Commentary: Yes, governments should open source their custom code. But more than that is needed.
For Drupal (and Acquia) founder Dries Buytaert, “the default [in government] should be ‘developed with public money, make it public code.'” That is, if a government is paying for software to be created, that software should be available under an open source license. While he acknowledged there might be exceptions (e.g., for military applications, as I’ve called out), his suggestion makes sense.
Years ago I argued that government mandates of open source made no sense. I still feel that way. Governments (and enterprises) should use whatever software best enables them to get work done. Increasingly, that software will be open source. But when good open source alternatives don’t yet exist, it makes no sense to mandate the use of suboptimal software.
But software that governments create? There’s
What’s happening? The US Commerce Department has issued an order banning Americans from downloading Chinese-owned apps TikTok and WeChat; it’s due to come into effect on Sunday, September 20. Existing users in the US will still be able to use the apps, but they won’t receive updates or patches from Sunday onwards, and the apps will both disappear from Google’s and Apple’s US app stores. This announcement enforces an executive order issued by President Trump on August 6, which gave TikTok 45 days to sell its US business to an American company or face a ban.
What are the differences between the two? That’s where the similarities in the treatment of the two apps end. While WeChat will effectively not work in the US from Sunday, TikTok has been given a reprieve until November 12. That means the app, which has about 100 million American users and is wildly popular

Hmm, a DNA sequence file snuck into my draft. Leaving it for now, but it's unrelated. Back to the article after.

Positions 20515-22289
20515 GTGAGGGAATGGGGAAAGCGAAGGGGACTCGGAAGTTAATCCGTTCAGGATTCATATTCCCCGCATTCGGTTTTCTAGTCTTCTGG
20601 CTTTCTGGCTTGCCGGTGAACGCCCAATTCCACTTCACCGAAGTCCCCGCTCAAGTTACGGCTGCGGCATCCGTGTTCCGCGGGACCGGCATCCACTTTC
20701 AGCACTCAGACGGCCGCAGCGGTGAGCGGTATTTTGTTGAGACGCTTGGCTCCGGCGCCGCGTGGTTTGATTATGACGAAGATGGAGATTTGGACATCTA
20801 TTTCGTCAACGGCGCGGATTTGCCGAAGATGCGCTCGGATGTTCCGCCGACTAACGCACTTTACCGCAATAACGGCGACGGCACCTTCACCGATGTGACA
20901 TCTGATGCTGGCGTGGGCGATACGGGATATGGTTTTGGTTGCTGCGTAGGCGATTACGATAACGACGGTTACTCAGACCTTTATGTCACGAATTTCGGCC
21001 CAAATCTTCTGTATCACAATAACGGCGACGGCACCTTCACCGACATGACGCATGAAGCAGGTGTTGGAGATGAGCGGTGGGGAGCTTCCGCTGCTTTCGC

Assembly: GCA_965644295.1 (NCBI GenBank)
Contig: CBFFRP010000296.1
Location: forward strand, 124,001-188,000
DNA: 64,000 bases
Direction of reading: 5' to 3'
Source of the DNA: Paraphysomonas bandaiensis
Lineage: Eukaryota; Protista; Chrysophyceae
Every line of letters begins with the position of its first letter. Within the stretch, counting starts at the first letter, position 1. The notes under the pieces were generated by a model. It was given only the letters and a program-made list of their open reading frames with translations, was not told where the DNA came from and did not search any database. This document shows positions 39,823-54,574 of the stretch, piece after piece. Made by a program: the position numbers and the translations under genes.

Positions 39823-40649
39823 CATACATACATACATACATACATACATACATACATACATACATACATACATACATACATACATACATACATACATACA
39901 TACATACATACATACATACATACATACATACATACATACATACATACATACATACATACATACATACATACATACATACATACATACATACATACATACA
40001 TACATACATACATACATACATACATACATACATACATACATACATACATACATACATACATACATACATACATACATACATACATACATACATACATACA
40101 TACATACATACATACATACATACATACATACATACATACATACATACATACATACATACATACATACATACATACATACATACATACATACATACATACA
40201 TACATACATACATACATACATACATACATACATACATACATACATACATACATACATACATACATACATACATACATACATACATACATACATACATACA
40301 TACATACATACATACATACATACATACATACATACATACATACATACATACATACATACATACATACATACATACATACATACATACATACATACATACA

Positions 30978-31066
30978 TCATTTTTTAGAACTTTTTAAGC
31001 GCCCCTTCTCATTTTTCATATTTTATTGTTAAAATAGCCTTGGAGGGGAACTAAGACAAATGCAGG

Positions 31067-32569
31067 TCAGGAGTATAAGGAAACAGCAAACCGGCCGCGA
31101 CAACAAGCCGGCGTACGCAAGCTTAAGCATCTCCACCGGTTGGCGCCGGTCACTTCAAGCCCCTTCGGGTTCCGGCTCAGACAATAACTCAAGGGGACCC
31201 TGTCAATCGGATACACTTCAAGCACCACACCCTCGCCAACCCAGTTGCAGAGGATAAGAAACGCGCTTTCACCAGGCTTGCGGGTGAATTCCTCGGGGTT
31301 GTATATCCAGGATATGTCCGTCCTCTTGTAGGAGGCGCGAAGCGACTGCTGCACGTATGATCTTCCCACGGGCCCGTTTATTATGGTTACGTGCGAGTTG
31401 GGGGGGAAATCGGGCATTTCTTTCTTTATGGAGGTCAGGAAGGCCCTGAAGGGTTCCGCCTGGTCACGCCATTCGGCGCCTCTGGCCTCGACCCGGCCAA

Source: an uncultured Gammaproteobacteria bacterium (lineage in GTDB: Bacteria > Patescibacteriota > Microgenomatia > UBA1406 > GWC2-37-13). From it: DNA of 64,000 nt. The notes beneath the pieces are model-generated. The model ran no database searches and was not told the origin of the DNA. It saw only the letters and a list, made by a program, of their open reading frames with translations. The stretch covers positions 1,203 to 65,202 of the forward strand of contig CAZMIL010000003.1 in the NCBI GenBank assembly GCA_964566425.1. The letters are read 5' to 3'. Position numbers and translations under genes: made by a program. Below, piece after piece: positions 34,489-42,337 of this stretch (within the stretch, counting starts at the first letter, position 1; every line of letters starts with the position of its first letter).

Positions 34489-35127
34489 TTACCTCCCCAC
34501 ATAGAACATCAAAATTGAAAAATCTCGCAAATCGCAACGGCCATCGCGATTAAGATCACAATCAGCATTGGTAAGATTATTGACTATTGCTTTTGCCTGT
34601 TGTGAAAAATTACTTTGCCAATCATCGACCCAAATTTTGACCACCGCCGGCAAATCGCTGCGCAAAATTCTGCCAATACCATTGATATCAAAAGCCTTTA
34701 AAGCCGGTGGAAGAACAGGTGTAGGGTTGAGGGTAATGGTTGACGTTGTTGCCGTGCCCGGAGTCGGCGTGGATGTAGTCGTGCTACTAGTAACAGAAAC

Microsoft Excel updates cell references when you copy an expression. Here are a couple of workarounds for those rare occasions when you don’t want to change the cell references.
Microsoft Excel has a helpful behavior in regard to copying expressions. After entering a row or column of expressions, you can copy them, and Excel will update the cell references according. Otherwise, you’d have to enter all expressions manually and that would be tedious and open to error. However, it’s not uncommon to run up against a situation when you won’t want to update the references. There’s no easy built-in way to do this. In this article, I’ll show you two quick workarounds for copying expressions without updating the cell references.
SEE: 60 Excel tips every user should master (TechRepublic)
I’m using Microsoft 365 on a Window 64-bit system, but this works in older versions. You can